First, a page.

98-Year-Old Nursing Home Resident Spends 40 Hours A Week Volunteering, Helping Others
A recent feature story in the Chicago Tribue highlights the concept that you are never too old to help others.
Portions of the article are reprinted below:
"Catherine Walker is 98 years old, soon to be 99, and if she wants to sing a song about beer, she'll sing it. If someone's bugging her, she'll say so. And if you ask about her carrot cake recipe, she'll tell you it's unrivaled.
"I make damn good cake." Her unblinking eyes suggest you not argue.
This white-haired woman's pep and vitality make her a force of nature at the nursing home where she volunteers. And her devotion to a certain group at the center has also made her a source of unfailing goodwill.
Walker has been a resident at the home for five years. Eschewing an array of daily activities and social events, she spends her time volunteering -- often more than 40 hours a week -- in the New Day Memory Support Area, a wing of the facility devoted to residents who have Alzheimer's disease.
It's there that she has found a late-in-life joy, lending her razor-sharp memory and shoot-from-the-hip humor to a room full of people who at times struggle to recall their last names.
"I love these people here," Walker says, standing at a table, helping a group of her friends make beaded jewelry. "I just love them. There's Christine -- she's my singing partner. And Pat down there. We just have a good old time."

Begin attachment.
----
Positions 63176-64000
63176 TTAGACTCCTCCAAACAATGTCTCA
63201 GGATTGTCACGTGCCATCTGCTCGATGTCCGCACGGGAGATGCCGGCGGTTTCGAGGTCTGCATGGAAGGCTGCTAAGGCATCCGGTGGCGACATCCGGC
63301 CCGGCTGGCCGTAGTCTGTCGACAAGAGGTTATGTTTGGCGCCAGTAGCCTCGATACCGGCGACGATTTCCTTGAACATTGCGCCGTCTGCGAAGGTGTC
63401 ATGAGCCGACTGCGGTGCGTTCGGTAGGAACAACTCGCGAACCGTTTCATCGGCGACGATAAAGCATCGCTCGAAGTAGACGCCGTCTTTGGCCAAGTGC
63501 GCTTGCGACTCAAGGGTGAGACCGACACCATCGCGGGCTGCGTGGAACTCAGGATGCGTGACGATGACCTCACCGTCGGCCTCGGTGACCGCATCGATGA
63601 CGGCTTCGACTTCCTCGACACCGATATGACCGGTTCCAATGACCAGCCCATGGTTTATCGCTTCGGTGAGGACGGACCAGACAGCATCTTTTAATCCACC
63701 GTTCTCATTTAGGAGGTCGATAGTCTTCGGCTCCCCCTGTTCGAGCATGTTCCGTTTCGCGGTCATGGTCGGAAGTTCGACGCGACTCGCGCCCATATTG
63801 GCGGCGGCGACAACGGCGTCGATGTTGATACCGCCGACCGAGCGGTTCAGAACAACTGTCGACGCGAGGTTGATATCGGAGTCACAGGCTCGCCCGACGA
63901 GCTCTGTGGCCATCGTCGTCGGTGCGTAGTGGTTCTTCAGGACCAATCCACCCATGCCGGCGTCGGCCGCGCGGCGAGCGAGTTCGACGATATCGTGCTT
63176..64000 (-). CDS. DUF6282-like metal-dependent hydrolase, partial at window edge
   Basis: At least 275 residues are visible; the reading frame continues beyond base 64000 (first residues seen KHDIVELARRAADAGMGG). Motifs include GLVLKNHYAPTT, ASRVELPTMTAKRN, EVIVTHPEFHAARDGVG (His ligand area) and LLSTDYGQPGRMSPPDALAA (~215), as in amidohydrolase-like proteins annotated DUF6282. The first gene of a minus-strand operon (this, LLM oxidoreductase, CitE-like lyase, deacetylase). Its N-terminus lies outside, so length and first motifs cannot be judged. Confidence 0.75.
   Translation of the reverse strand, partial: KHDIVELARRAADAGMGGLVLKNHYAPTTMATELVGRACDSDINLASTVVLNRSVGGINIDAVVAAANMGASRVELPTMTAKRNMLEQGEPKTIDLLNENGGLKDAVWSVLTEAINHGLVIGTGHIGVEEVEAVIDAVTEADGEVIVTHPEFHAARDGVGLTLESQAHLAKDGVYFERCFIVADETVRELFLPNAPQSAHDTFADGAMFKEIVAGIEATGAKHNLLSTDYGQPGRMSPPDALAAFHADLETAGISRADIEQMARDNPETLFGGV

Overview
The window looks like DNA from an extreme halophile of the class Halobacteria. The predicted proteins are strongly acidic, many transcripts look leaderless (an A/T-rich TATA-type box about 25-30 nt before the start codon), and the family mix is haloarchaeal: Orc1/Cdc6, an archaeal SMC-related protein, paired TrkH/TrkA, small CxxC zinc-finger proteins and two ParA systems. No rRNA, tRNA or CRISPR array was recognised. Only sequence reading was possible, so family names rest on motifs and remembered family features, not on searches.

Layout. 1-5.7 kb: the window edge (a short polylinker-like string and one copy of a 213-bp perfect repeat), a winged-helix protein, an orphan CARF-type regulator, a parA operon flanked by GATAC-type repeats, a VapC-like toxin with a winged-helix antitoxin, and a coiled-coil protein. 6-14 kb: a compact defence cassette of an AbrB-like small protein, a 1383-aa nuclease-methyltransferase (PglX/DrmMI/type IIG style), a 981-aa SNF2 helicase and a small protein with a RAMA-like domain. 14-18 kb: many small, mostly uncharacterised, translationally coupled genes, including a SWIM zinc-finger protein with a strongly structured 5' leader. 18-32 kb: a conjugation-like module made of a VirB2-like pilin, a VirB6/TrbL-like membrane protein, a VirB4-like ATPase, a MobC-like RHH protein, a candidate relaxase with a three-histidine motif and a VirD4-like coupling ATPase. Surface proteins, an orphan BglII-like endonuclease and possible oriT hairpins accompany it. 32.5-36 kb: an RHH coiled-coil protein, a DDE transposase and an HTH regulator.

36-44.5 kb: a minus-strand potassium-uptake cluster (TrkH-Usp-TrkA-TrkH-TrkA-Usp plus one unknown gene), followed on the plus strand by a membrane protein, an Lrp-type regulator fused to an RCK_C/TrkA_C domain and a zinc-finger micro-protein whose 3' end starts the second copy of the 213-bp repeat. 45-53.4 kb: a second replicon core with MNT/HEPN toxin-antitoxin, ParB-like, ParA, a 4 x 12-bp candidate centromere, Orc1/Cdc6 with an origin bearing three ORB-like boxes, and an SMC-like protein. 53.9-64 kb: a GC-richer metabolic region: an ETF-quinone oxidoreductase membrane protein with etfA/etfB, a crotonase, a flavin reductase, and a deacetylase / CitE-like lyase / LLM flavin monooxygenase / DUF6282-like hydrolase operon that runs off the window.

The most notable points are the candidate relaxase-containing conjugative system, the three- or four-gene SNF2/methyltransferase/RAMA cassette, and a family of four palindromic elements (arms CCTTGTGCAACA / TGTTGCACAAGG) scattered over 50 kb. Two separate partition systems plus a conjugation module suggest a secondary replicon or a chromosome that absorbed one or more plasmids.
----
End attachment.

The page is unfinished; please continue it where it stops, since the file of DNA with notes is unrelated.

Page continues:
And with a quick "Ohhhhh ..." from Walker, the group breaks into song: "... I want a beer, just like the beer that pickled dear old Dad ..."
Joyce Rinkevicius coordinates activities and watches over the center's residents who have Alzheimer's. Mention Walker and Rinkevicius says, without hyperbole, "That lady's my right arm."
"You have people who live, who go through their lives and do amazing things and never get noticed. That's Catherine. She's someone who has made a difference in all these people's lives. Without her around so much they might otherwise be sitting and staring into space. She keeps them going." For more, read the story.
Robert W. Carter, Jr. is a Virginia attorney whose law practice is dedicated to protecting the rights of the victims of nursing home and assisted living neglect and abuse in Richmond, Roanoke, Norfolk, Lynchburg, Danville, Charlottesville, and across Virginia.
Posted on Sun, August 23, 2009
by Robert Carter